Tuesday, June 21, 2011

Cthulhu and Sherlock and Shadow; Oh My!: A Review of Neil Gaiman's Fragile Things

Title: Fragile Things
Author: Neil Gaiman
Edition: Paperback
Publisher: Harper (2006)
Pages: 363
How I Came By This Book: I picked this up at Barnes and Noble a few months ago in my continued attempt to own and read everything ever written by this man.
Challenges: Read Your Own Books Challenge; GoodReads 2011 Reading Challenge

Synopsis: A mysterious circus terrifies an audience for one extraordinary performance before disappearing into the night. Two teenage boys crash a party and meet the girls of their dreams--and nightmares. In a Hugo Award-winning story, a great detective must solve a most unsettling royal murder in a strangely altered Victorian England.

These marvelous creations and more showcase the unparalleled invention and storytelling brilliance--and the terrifyingly dark and entertaining wit--of the incomparable Neil Gaiman. By turns delightful, disturbing, and diverting, Fragile Things is a gift of literary enchantment from one of the the most original writers of our time.

Review: Gaiman's first book of short stories, Smoke and Mirrors, got me interested in the genre in a way I had never been before. While Fragile Things is an impressive batch of tales, I found that I didn't like it quite as much as I did the other.

Obviously these stories are well-written, funny, dark, terrifying, and wonderful all at the same time. Even when I'm not fully impressed with Gaiman (see The Graveyard Book), I still cannot deny that he is a) one of the greatest living writers and b) my favorite contemporary author. These stories are everything that I've come to expect from him and, as an American Gods lover, I appreciated the added bonus of a novella featuring Shadow, the main character from Gaiman's novel of gods and men. Many of these stories were enjoyable, but I felt they lacked a certain something that the stories in Smoke and Mirrors had...I just can't put my finger on what it is. We'll just call it that je ne sais quoi (I don't know what).

Some of my favorite stories from this collection include the aforementioned novella ("Monarch of the Glen"), the brilliant Sherlock Holmes/Cthulhu mash-up ("A Study in Emerald"), the Gothic satire "Forbidden Brides of the Faceless Slaves in the Secret House of the Night of Dread Desire" (which also has the best title ever), and the Matrix-inspired "Goliath." Two of Gaiman's best poems are also featured in Fragile Things: "Instructions" and "The Day the Saucers Came."

Here's a video of Gaiman himself reading "Instructions:"

And the best animated version of "The Day the Saucers Came:"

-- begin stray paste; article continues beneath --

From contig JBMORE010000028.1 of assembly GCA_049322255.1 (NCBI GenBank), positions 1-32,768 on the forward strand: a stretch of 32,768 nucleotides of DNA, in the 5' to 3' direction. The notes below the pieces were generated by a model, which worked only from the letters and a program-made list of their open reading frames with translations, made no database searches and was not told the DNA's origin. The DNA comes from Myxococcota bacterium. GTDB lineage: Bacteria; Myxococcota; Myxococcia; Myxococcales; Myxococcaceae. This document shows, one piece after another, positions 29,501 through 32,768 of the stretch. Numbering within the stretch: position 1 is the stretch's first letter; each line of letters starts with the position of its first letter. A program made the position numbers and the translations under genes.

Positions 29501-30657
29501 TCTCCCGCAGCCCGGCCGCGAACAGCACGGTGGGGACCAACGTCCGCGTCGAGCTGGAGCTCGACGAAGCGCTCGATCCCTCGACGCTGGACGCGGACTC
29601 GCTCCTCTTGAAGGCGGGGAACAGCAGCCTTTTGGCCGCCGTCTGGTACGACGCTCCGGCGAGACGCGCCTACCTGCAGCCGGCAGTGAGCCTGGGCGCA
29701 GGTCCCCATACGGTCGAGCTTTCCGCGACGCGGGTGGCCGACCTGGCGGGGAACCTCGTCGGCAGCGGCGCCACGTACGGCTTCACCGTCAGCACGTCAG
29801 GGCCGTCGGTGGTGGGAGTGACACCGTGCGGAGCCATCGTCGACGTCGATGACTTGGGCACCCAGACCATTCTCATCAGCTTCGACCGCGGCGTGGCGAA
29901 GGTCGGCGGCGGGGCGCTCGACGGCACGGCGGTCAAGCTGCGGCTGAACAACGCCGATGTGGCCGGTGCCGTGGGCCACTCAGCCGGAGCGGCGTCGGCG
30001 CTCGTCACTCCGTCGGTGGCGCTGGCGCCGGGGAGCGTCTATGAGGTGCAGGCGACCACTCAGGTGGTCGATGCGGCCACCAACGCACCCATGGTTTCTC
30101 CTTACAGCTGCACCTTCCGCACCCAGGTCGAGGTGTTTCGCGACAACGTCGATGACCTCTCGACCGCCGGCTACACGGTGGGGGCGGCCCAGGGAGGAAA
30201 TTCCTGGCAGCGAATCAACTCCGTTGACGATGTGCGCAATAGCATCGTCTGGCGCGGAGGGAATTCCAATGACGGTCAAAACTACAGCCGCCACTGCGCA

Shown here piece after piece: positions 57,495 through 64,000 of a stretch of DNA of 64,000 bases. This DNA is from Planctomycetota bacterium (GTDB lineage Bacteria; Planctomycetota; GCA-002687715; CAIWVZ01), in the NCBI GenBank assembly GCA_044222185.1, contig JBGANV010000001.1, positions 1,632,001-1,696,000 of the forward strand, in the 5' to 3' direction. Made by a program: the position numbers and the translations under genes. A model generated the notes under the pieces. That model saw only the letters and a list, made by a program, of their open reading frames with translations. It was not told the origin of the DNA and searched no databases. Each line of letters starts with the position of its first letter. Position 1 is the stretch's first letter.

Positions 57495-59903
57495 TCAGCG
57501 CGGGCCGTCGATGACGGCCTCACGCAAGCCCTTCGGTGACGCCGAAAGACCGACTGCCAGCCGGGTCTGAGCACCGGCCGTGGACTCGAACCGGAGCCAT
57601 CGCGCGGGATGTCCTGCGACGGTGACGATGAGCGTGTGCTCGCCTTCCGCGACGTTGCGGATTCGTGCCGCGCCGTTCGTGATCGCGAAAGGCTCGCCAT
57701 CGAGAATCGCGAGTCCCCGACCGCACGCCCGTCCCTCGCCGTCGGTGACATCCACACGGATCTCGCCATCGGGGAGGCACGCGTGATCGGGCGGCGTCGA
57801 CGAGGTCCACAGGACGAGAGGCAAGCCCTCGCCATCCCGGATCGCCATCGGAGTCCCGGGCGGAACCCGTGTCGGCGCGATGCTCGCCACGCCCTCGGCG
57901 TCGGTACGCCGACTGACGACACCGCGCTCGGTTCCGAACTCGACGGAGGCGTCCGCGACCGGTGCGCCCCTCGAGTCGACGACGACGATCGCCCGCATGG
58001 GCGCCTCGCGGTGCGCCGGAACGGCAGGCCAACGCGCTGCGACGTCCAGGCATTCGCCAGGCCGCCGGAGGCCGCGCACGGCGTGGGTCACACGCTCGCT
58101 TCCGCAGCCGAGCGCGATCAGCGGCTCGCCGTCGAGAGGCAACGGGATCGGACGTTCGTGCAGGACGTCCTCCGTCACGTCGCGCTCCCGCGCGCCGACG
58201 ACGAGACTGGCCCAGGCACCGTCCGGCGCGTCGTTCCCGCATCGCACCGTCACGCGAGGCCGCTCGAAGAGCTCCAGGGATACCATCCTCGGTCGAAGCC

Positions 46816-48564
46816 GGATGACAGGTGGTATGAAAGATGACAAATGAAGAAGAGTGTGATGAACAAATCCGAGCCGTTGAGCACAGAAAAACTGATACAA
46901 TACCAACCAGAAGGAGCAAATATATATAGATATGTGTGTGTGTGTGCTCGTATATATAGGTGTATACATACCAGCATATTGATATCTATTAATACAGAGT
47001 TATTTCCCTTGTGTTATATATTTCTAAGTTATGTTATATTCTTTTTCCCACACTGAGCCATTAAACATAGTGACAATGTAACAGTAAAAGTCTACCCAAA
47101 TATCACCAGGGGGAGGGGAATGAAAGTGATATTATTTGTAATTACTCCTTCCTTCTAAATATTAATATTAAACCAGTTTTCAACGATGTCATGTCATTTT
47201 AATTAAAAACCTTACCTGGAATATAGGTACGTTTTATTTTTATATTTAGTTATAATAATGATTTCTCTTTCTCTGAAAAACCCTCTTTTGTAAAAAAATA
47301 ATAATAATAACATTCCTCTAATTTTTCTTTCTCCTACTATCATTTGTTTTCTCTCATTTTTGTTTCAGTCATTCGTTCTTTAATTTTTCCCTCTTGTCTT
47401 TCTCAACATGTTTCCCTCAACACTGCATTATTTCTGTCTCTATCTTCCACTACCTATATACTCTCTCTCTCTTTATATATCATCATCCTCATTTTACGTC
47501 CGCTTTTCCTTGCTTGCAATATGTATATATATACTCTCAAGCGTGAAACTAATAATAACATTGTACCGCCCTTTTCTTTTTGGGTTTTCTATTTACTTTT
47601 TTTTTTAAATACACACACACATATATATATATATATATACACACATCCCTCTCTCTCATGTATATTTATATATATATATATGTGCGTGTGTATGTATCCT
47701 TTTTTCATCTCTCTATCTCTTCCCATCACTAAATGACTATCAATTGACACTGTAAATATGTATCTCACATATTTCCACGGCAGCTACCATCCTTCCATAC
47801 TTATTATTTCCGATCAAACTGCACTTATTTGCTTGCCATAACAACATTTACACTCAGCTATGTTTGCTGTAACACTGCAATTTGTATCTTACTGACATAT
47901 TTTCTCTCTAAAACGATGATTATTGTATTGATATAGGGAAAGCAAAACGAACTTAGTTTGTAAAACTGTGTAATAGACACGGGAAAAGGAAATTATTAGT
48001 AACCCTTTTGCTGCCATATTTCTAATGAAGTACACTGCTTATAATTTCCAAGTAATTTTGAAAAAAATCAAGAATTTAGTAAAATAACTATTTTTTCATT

Whereas all of the stories in Smoke and Mirrors kept me interested, there were several stories here that got my mind wandering a bit. I'm going to be fair here and remind everyone that this was the second book that I read during the read-a-thon this past weekend so this could have had something to do with it...although I doubt it. Nothing really stood out to me, like "We Can Get Them for You Wholesale" or "Murder Mysteries" did in Smoke and Mirrors.  "Forbidden Brides" comes close but I didn't fully enjoy it until I had reached the end of it and realized that the whole idea behind the story was that what was going on the whole time was normal. (To understand what I mean, you'll have to read the story. When you get to the last few pages the whole thing becomes a LOT funnier than it originally seems.)

I even found the American Gods novella to be a bit lacking. I loved revisiting Shadow and I love that the story took place in Scotland, but I'm not a huge fan of Smith or Mr. Alice, so their inclusion in that story sort of threw it for me. I also felt that Shadow wasn't quite the same as he had been at the end of American Gods, that the character had lost something. It was a great story, it just didn't fully do it for me.

All in all, this was a good book, especially the poems, which Gaiman has said some people didn't like in either book. I'm not a fan of poetry, but I love the way that Gaiman plays with words, rhythm, rhyme, and different poetry styles. These are poems that I could read over and over and not get sick of. I will say that Smoke and Mirrors is superior in terms of its short stories, but I would read Fragile Things again.

I'm giving Smoke and Mirrors 4 out of 5 Gabriels.



  1. As always, interesting to read your thoughts. Admittedly, I don't revisit this particular book, although I have re-read Neverwhere and Anansi Boys several times. It's nice to have some short fiction and poems, though, for those times when you need a quick "Neil fix."

  2. I have plans to reread Neverwhere sometime soon. I don't own Anansi Boys, but I've read it and I loved it. I've always been interested in the Anansi stories ever since I first heard them in third grade.